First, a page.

Gaius Stern Retired from University of California, Berkeley, USA

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In August 216 BC, Hannibal offered Rome a chance to ransom 10,000 POWs (prisoners of war), but the Senate, even though it was desperate for manpower, rejected his offer and instead purchased and freed 8,000 slaves to enlist in the army. The message was that Rome preferred newly freedmen who would fight for Rome over the men who had not fought their way out of the enemy's grasp. Hannibal sold the POWs into slavery. Thereafter, disdain for prisoners became a permanent feature of the Roman war machine. Diodorus, Livy, Plutarch, and Dio acknowledge that the Romans used to ransom and exchange POWs just like everyone else, but after Cannae they stopped. Cannae revived traumatic memories of how Rome had surrendered to Brennus and ransomed the city in 387 BC and surrendered to the Samnites in 321 BC at Caudine Forks and signed an unfavorable peace. Although Romans invented stories of salvation and exacting revenge in both cases, these humiliating events left deep scars in the Roman psyche, which never completely healed.

The defeat and capture of Atilius Regulus in Africa in 255 directly relates to the above-mentioned disasters. Although Romans transformed Regulus into a hero and martyr for integrity, claiming that he returned to Rome in 250 BC (five years after his death!) and denounced a prisoner exchange he had promised to endorse, the legend obscured the fact that Rome did exchange prisoners out of necessity in 249.

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  • Frank, T. (1926). Two Historical Themes in Roman Literature: Regulus and Horace, III, 5. Classical Philology, 21: 311316.

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  • Harris, W.V. (1979). War and Imperialism in Republican Rome, 327–70 BC .Clarendon Press, Oxford.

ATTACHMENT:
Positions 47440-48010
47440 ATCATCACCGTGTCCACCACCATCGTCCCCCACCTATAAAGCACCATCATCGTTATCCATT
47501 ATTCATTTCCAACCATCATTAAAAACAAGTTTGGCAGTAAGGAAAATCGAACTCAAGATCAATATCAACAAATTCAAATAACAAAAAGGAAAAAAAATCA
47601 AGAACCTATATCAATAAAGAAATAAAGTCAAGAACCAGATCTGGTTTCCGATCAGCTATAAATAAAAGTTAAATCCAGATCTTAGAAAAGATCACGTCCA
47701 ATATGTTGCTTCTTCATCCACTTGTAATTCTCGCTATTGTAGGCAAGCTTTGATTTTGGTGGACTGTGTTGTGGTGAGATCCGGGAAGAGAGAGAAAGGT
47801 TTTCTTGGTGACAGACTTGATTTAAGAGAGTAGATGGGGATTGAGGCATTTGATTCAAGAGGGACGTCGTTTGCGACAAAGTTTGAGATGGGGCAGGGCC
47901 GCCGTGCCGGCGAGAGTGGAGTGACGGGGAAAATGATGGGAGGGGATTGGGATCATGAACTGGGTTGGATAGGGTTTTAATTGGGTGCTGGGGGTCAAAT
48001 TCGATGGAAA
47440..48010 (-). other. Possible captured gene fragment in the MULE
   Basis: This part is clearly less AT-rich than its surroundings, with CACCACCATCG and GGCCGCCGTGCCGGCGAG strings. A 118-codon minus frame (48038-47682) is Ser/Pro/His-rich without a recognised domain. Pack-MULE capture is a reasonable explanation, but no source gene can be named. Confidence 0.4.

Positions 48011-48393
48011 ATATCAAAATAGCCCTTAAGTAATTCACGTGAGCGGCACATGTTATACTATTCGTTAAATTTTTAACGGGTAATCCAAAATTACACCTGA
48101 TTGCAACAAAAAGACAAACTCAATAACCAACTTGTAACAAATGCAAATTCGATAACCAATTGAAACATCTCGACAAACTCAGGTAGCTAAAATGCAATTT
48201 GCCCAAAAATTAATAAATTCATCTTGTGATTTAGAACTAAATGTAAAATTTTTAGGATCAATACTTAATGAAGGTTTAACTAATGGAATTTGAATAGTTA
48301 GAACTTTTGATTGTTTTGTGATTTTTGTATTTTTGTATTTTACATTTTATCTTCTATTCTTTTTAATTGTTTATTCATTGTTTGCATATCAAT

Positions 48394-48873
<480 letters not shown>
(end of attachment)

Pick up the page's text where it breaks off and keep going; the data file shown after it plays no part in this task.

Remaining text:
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  • Niebuhr, B.G. (1842). The History of Rome .Vol. III. English translation of the 2nd German edition of 1828, by W. Smith and I. Schmitz.

  • Radin, M. (1920). The Lex Pompeia and the Poena Cullei. Journal of Roman Studies, 10: 119130.

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  • Stern, G. (2006). Brennus, Caudine Forks, Regulus, Cannae, and Flamininus: The Changing Roman Ethos towards POWs. Lecture in CAMWS Southern Section, online at

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  • Stern, G. (2022). Pyrrhus and the Roman POWs. Lecture on The Theoretical Roman Archaeology Conference, Split, Croatia, 5–7 April 2022.

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  • Stern, G. (2023). Pyrrhus, Fabricius, an Elephant, and the Roman POWs. Roman Reception of their own Legend. Lecture in the Classical Association, Cambridge, England, 21–23 April 2023.

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  • Thallon, I.C. (1928). The Tradition of Antenor and Its Historical Possibility. American Journal of Archaeology, 28(1): 4765.

  • Trizio, R. (2022). I bastardi che vinsero Annibale .Cairo Editore, Milano.

  • The Conspiracy of Aeneas & Antenor Against the State of Troy: A Poem. Printed for John Spicer, London, 1682.

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